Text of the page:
Singin' in the Rain castThough I had a perfect sightline, I can't imagine there were any bad seats of a stage so effectively used. Theater-in-the-round is often considered a challenging (and limiting) atmosphere, but the cast took full advantage of the opportunity to play to all sides. Rather than parade across a standard stage like a boring stock ticker, the performers moved laterally and vertically, working with sets that played off these possibilities, and circling each other in impressive dance numbers.

Andrew Chartier as Don LockwoodThe most astounding interplay of dance and stage was the first act closing with the iconic dance in the rain, which I cannot imagine having been possible in any other theater configuration. In the scene's preceding blackout, the stage's perimeter opened to reveal gutters, and an ominous peal of thunder cued the front row theatergoers to don their supplied raincoats. Before we knew it, a full-fledged rain storm was in effect, with the gutters doubling as puddles for Lockwood to gleefully splash through. He sang, danced, hopped, and swung from the lamppost which to see live was more memorable than anything Gene Kelly had ever impressed upon me.

Colin Pritchard as Cosmo BrownThough Don Lockwood and Kathy Selden were the stars, Cosmo Brown and Lina Lamont were their equals in enthusiastic performances. Colin Pritchard played Cosmo with a certain manic quality necessary to tolerate the studio shenanigans his character must endure. In most any scene between him and Andrew Chartier as Lockwood, Cosmo came across as the driving force, providing a crazed energy that unfortunately did not match the choreography in his big scene, "Make 'Em Laugh". Though Donald O'Connor's aerobics would not lend themselves to the live stage, the substitutes Pritchard was given fell flat, such as a nose-biting rubber chicken, a valkyrie's helmet and wig, and other props. But he played these scenes with the same athleticism he lent more satisfying tap numbers, such as the comical "Moses", making for an overall excellent performance.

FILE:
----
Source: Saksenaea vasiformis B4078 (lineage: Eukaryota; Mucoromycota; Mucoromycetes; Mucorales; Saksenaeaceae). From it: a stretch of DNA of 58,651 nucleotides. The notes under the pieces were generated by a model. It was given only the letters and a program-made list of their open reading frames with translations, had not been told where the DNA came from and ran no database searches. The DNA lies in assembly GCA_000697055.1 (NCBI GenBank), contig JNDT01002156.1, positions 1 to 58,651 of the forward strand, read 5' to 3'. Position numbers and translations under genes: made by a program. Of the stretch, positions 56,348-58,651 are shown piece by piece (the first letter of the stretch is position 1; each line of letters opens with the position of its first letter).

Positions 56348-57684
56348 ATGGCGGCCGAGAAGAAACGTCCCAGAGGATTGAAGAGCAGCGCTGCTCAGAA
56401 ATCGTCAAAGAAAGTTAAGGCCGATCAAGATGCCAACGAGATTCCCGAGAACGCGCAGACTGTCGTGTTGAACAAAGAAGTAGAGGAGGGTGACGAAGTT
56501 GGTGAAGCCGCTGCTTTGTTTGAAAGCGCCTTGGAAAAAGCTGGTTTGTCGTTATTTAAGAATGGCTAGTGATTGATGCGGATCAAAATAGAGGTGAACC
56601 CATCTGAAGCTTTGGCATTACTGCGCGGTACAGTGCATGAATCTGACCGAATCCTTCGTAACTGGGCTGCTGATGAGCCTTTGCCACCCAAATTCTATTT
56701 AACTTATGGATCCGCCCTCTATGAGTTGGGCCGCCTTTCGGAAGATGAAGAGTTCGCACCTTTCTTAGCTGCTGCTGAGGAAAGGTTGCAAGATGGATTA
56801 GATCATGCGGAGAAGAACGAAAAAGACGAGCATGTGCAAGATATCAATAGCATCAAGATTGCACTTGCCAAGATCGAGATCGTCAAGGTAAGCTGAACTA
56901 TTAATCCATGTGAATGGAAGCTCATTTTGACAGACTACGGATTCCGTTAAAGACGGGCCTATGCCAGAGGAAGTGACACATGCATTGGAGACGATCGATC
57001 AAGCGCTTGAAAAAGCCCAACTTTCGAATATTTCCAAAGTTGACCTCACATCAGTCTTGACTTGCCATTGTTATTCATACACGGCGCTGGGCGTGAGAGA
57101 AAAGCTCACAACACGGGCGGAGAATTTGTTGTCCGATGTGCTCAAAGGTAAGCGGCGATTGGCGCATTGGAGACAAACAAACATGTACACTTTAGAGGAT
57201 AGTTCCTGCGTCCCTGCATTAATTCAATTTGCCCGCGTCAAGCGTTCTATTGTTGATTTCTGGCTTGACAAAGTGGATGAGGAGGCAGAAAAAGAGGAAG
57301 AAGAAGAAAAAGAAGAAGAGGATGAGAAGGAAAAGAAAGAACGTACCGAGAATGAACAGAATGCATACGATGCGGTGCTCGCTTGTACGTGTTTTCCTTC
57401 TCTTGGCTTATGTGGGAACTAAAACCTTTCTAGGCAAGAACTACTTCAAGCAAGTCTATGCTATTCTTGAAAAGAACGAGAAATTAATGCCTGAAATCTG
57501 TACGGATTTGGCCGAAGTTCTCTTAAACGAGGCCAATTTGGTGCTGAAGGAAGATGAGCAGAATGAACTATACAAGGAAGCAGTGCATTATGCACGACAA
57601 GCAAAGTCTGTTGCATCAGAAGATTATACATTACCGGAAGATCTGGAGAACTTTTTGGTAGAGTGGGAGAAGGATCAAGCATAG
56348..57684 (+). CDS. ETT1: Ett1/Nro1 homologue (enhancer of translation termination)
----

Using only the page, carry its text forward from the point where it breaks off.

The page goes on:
Emily Thompson as Lina LamontEmily Thompson (now Emily Afton) as Lina Lamont portrayed the dim-witted shrew with gusto and glee. Her shrill voice, flat attempts at sophistication, and utter unawareness made for a completely unsympathetic yet entirely enjoyable villainess. My only lament for Lamont, played by a former Ado Annie, is that she went through this fantastic production in its only non-singing role. But she used her several scenes to play off others, deliver victim-mentality soliloquies, and take a great big custard pie in the face — in Cosmo's own words, a formula for success.

Thompson, Kelly Shook as Kathy Selden, and the rest of the female cast showcased stunning costumes that did not steal the scenes but instead accentuated the performers, whether they were delicious candy cuties or elaborate Elizabethan ladies. The men complemented their counterparts with smart sweater vests and trim tuxedos.

Most of the film's classic tunes were present, from the Romeo-and-Juliet setting of "You Were Meant For Me" to the red-eyed "Good Morning". "All I Do Is Dream Of You" appeared to have been replaced with "You Stepped Out of a Dream". In all, the soloists were smooth and the ensemble blended well.

The one and only time I saw the movie Singin' in the Rain a decade ago prompted me to buy the soundtrack CD, but the story itself left me wondering how the film had garnered such accolades. Perhaps I needed the past ten years to expand my musical vocabulary and create a context for these experiences, as the performance Mac-Haydn gave me this weekend was phenomenal.

[All images courtesy Mac-Haydn Theatre.]